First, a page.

Many of us know what Korean pop music sounds like. But what about their traditional forms of music?
Long before K-pop, the Koreans were already known to be a very artistic and musical society. If ancient records from Chinese historians were anything to go by, Koreans loved to sing and dance. In those days, folksongs were the people’s way of bringing people together and lifting up their spirits. There were also other genres like majestic court music fit for royalty. Collectively, traditional Korean music is referred to as ‘국악’ (gukak), which translates to mean ‘national music’.
It’s fascinating to learn about Korean traditional music to understand the influences that continue to exist in Korean pop music today. It also tells us a lot about the Korean culture and history! So, let’s dive in to learn more about Korean traditional music.
Folk music is typically music that is enjoyed by the common people in everyday life. Called ‘민요’ (minyo) in Korean, traditional Korean folk music is extremely varied. They can be categorised according to their musical style or the region of which they came from.
Some forms of Korean folk music include the virtuosic opera style ‘판소리’ (pansori), religious music like Buddhist ‘범패’ (beompae), music in shamanistic rituals, and ‘농악’ (nongak), the music of farmers.
The most famous traditional Korean folk song has to be Arirang, a song that is listed on the UNESCO’s Intangible Cultural Heritage list. Considered to be over 600 years old, there are about 60 different versions of the song, which speak of love, separation, sorrow, and reunion.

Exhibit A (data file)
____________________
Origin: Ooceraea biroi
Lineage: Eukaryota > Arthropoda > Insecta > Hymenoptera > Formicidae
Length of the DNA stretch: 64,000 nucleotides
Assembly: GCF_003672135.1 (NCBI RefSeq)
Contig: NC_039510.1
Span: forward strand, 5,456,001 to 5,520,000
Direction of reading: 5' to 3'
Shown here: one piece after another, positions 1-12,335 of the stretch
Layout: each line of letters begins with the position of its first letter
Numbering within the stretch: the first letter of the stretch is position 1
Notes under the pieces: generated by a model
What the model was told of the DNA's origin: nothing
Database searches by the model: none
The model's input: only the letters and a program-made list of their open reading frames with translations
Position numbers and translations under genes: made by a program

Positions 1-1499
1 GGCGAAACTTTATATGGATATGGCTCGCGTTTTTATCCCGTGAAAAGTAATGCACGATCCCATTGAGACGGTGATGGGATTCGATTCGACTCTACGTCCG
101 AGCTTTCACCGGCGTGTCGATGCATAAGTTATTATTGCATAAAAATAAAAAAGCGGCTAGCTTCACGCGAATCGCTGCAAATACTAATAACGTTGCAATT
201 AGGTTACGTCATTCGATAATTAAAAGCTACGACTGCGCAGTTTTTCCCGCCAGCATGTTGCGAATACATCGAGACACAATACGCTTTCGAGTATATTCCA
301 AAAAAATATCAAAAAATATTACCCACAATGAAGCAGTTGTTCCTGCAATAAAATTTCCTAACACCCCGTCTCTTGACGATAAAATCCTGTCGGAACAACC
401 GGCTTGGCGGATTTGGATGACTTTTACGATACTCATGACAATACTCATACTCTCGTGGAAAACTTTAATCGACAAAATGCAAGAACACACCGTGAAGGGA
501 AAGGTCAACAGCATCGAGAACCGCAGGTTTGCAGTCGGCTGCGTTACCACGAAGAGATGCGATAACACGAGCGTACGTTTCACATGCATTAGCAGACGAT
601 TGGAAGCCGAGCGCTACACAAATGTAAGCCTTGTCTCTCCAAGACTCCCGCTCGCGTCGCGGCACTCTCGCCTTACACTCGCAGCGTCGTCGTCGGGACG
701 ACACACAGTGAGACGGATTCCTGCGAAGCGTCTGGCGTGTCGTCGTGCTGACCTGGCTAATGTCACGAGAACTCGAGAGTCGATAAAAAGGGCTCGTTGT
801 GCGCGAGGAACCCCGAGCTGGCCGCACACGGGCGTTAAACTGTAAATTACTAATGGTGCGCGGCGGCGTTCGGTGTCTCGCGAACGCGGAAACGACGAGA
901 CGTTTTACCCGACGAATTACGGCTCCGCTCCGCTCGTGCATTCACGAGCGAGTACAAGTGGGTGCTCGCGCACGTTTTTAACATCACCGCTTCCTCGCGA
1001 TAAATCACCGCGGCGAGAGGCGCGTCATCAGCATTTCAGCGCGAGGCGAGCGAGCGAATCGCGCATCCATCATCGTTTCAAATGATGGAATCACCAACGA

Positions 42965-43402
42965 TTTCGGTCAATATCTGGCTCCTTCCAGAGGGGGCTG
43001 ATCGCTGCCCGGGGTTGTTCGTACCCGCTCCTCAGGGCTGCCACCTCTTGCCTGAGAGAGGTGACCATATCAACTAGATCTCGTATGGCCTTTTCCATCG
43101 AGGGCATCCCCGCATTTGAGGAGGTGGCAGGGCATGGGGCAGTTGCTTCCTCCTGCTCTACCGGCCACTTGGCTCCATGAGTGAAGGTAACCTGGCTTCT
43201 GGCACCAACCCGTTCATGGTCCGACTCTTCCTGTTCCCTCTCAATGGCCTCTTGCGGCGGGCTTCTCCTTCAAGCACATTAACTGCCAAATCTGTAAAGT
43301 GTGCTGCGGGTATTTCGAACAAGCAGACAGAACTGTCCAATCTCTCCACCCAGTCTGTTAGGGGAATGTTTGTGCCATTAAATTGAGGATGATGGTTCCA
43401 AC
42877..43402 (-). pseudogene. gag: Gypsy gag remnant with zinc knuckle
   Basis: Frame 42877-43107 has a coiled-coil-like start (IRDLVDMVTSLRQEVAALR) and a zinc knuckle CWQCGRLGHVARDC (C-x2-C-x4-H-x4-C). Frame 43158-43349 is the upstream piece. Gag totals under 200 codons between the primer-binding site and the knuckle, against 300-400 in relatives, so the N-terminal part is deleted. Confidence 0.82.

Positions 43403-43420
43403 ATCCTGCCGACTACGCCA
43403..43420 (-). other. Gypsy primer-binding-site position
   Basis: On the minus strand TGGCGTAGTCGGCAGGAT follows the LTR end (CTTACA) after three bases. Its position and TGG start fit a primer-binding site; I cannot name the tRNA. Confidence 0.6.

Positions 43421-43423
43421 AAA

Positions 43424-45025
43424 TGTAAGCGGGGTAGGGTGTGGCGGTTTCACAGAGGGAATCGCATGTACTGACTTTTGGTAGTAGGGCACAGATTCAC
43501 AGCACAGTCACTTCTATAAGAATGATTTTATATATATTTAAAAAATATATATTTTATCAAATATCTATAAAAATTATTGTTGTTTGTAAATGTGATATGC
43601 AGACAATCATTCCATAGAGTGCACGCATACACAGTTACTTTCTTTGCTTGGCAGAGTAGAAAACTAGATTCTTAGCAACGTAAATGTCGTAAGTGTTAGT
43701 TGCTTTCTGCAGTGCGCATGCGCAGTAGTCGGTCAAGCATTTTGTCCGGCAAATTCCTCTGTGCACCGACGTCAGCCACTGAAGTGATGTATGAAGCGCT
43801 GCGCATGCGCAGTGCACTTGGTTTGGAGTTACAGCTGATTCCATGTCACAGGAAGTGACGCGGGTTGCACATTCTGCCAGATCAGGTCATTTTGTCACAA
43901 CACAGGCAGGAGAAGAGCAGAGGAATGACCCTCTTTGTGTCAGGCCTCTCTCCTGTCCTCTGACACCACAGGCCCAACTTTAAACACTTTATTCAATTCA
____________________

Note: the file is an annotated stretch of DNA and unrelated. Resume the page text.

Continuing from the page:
Court or ritual music are those reserved for formal ceremonies and rituals. Today, this type of music is rare, and almost only performed for artistic and cultural preservation and appreciation purposes.
The three main forms of court music are classified according to their origins and influences. A’ak comes from Chinese influences and is reserved for specific rituals only. Dang-ak uses instruments from the Tang dynasty in China, but with independent developments in Korean music culture. Hyang-ak is considered the native Korean traditional music, which uses native string and wind instruments.
Instruments of Korean traditional music
Although Korean traditional music has influences from around the region, it does have its unique instruments.
Gayageum is a plucked string zither instrument which is placed on the lap. It looks similar to the Chinese guzheng. Geomungo is a bass version of the gayageum, with fewer strings and a lower timbre.
For wind instruments, there are two main varieties. Danso is an oboe-like reed wind instrument, which is played held vertically. Conversely, the daegeum is a transverse flute, meaning it is held horizontally and played by blowing over the air hole.
There are also a variety of percussion instruments that make up Korean traditional music, including different types of gongs, drums, and chimes.
If you find traditional Korean music fascinating, why not make the effort to learn more about the Korean culture and language as well? Here at Sejong Korean Language School, we’re passionate about spreading knowledge of not just the Korean language, but also the Korean culture. Our teachers are also well-qualified native Koreans, so you can rest assured they know their stuff!
Immerse in the world of Korean by enrolling in one of our online trial classes today. We look forward to meeting you!